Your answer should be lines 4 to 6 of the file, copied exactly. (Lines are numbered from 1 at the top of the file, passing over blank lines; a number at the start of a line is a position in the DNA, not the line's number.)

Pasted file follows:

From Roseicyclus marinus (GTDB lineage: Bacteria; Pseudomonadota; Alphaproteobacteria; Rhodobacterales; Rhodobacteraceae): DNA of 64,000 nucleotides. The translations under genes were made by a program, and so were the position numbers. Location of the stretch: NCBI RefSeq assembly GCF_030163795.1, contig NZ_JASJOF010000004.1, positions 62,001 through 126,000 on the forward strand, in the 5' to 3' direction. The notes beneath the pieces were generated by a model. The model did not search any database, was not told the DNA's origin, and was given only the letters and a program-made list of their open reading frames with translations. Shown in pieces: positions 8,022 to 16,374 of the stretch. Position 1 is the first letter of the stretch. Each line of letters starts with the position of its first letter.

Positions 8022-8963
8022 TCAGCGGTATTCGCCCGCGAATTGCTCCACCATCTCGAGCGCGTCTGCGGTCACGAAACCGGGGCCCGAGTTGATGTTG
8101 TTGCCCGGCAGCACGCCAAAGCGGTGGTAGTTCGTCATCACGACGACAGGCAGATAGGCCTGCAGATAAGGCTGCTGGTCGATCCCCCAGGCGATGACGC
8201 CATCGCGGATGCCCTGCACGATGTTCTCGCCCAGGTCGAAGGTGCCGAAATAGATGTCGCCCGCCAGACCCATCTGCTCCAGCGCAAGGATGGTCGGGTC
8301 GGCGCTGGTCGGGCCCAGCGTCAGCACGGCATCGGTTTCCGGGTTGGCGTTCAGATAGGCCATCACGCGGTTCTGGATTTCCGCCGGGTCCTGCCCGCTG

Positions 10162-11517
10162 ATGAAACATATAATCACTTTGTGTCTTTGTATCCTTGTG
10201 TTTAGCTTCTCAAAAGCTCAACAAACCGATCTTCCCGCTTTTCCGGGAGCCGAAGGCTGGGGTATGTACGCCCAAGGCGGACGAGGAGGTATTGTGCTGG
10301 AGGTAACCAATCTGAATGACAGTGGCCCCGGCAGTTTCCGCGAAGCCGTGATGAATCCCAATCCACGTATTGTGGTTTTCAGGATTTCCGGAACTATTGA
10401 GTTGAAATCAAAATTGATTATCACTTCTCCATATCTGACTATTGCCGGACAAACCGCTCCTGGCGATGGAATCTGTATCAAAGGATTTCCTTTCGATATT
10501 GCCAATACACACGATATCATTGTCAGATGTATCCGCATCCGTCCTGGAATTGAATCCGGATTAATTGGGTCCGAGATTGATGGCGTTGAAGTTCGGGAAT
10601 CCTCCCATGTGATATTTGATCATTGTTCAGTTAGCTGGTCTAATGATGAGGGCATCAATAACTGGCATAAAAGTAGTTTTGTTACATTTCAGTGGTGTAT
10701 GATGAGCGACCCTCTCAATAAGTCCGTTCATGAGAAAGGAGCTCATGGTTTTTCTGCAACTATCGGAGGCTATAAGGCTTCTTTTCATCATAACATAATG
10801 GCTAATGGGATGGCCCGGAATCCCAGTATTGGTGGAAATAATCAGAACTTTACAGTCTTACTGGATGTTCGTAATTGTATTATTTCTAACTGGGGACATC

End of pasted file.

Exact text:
8101 TTGCCCGGCAGCACGCCAAAGCGGTGGTAGTTCGTCATCACGACGACAGGCAGATAGGCCTGCAGATAAGGCTGCTGGTCGATCCCCCAGGCGATGACGC
8201 CATCGCGGATGCCCTGCACGATGTTCTCGCCCAGGTCGAAGGTGCCGAAATAGATGTCGCCCGCCAGACCCATCTGCTCCAGCGCAAGGATGGTCGGGTC
8301 GGCGCTGGTCGGGCCCAGCGTCAGCACGGCATCGGTTTCCGGGTTGGCGTTCAGATAGGCCATCACGCGGTTCTGGATTTCCGCCGGGTCCTGCCCGCTG